3 Kettlebell Workouts to Help Powerlifters Build Stronger Glutes

They're the biggest muscle in the body and the fulcrum of the squat and deadlift

If you’re looking to build a powerful squat and formidable deadlift, there’s no way around it — you need to develop strong glutes.

If you’re yanking the bar off the ground and mostly relying on your low back to do the work, you’re not only setting yourself up for injury, but you’re not going to be able to reach your maximum potential. Same with squatting — if you’re primarily relying on brute quad strength, you’re probably not squatting deep enough.

So if you want to be doing your big lower body lifts with proper form (and massive weights), glute strength is definitely a focus you need to have.

deadlift back

Why Kettlebells for Glute Strength?

Because kettlebells are pretty much good for everything. Next section.

No, but really, kettlebells provide a unique opportunity to bring variety to your training patterns, shocking your body — in a low- to no-impact, joint-healthy way — into untapped potentials for muscular and cardiovascular development.

If you’re only training with a barbell (and this is nothing against barbells — I live for the feeling of a barbell on my back), you’re just not going to give your body the unilateral, momentum-based challenges it needs to continue improving. Whether you’re interested in busting through plateaus, strengthening underutilized muscles, or improving your conditioning so you can last longer in your heavy training sessions, kettlebells are the way to go.

And for glute strength? With the ballistic nature of so many kettlebell movements, combined with the odd shape that will fire your stabilizer muscles like little else, kettlebells will allow you to refine the kind of explosive strength you’ll need to lock out your deadlift and come out of the hole in your squat. The proper form for hip extension (and subsequent massive glute strength) is key for swings, which are a staple of most kettlebell workouts, including the ones below.

[Related: 5 ways kettlebell training improves your barbell lifts]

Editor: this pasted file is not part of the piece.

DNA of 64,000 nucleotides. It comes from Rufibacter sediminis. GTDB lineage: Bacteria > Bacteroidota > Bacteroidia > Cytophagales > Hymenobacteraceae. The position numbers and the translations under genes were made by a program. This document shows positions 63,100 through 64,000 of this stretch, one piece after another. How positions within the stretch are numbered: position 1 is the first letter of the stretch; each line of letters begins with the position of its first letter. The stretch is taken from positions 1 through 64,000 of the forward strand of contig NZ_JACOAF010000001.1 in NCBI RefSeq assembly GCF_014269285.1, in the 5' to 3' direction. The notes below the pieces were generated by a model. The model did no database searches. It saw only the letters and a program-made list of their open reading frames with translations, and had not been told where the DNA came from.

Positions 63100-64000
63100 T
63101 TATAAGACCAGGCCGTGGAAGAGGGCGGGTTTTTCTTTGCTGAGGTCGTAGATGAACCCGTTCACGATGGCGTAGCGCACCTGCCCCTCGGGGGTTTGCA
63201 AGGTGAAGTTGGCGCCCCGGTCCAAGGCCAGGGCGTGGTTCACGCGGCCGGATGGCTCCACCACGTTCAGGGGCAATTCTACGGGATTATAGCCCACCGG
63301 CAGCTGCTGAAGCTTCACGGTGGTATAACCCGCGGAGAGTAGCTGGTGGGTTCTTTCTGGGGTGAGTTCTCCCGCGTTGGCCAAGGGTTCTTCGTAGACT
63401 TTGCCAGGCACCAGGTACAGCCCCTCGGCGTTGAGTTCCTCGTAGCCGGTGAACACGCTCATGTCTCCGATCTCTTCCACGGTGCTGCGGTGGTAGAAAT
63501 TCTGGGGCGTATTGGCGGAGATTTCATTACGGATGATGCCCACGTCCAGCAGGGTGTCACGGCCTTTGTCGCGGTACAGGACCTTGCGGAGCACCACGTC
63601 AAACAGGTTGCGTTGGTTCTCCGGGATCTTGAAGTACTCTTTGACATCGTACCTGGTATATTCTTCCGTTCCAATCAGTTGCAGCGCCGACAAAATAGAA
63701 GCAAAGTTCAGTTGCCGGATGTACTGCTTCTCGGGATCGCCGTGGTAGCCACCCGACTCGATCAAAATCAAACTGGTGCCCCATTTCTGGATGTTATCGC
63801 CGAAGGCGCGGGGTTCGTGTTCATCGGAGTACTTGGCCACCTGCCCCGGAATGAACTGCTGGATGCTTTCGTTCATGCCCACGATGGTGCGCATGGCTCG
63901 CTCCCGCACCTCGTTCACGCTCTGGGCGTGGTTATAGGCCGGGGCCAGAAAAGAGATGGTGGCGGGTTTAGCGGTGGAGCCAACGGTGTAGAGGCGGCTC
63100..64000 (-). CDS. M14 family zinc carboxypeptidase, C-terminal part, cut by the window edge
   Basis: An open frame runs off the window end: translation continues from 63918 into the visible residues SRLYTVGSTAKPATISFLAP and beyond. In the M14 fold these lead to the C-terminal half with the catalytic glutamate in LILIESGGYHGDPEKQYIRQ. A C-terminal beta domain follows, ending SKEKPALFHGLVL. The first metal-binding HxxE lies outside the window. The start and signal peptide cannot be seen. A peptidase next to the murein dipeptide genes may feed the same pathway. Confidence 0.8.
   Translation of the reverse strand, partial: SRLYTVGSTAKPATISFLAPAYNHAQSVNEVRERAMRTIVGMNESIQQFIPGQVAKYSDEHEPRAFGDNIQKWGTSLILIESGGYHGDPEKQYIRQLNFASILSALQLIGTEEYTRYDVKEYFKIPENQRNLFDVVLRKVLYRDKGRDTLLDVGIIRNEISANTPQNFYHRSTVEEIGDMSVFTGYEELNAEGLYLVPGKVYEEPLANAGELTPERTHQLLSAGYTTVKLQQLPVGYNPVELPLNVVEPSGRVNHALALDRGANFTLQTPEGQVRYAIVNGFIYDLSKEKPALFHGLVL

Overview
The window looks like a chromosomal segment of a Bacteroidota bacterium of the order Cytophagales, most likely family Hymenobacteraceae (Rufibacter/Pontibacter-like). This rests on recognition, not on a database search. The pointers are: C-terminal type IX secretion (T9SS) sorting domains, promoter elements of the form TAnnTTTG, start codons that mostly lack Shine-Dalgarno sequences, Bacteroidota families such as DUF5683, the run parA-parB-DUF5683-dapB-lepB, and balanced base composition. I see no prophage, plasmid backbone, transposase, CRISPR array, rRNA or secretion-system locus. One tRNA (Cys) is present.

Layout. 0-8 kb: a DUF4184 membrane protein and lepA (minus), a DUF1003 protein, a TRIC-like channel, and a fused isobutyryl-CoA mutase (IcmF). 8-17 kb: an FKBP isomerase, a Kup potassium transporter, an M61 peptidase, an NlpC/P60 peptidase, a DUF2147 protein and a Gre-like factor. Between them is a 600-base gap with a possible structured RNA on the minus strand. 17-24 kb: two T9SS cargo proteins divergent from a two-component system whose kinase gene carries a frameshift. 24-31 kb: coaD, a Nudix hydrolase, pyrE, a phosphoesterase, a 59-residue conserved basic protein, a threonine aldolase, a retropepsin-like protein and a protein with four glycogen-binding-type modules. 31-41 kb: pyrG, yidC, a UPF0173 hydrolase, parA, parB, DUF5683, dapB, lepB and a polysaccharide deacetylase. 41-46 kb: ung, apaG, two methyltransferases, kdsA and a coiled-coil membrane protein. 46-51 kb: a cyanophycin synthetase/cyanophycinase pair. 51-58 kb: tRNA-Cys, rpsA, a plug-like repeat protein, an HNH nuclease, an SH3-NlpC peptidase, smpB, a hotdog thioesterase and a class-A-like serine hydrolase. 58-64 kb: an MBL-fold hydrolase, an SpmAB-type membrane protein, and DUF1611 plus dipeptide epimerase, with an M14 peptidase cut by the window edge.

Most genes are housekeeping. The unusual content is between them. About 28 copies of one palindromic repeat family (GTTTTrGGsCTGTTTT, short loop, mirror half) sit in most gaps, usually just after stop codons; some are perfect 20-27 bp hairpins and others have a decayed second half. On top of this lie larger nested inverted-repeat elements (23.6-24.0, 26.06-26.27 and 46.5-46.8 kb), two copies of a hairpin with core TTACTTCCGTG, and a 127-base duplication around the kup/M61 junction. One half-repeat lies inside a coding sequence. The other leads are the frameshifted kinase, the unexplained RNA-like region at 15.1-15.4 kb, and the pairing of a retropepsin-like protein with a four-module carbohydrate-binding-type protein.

The three choices below all emphasize a different goal, but all will also build powerful glutes that can help unstick your toughest deadlifting and squat plateaus. But depending on what you’re already doing in your current program — or the goals you’re setting for your new cycle — the workout options below will allow you to choose what’s best for you, your body, your program, and your goals. Do you want to build glute strength with a conditioning focus, a lifting focus, or a hybrid focus? The world is your kettlebell oyster (just go with it).

Kettlebell Swing Proper Hip Extension
Kettlebell Swing Proper Hip Extension

Workout 1: Conditioning

Don’t be misled by the conditioning emphasis here: rest assured that these momentum-based moves will recruit a massive amount of muscular activation in your glutes, hamstrings, and core — all essential for developing well-balanced strength and endurance exactly where you want it.

1A: Kettlebell Swing

30 seconds.

Make sure you’re not hyperextending your back at the top of the lift. Yes, you want to get in a solid hip snap, but don’t yank your low back all the way through the swing — you’ll only compromise the integrity of your back, which will help exactly nothing. Keep your elbows soft but not bent, select a moderate weight for which you can confidently do 15 reps, and breathe. (Here’s a guide to picture perfect kettlebell swings if you need a refresher.)

Image via Shutterstock/Artsplav

1B: Turkish Get-Up

30 seconds per side, rest 90 seconds. Repeat round 3x.

You’ve only got thirty seconds per side here, but you want to focus on quality rather than rep quantity. Always keep your wrist straight (“motorcycle” it forward so the weight of the bell doesn’t tug your wrist back) and exhale with each new segment of the move. Keep your shoulder packed at all times, and make eye contact with the bell, always. Move slow and deliberately.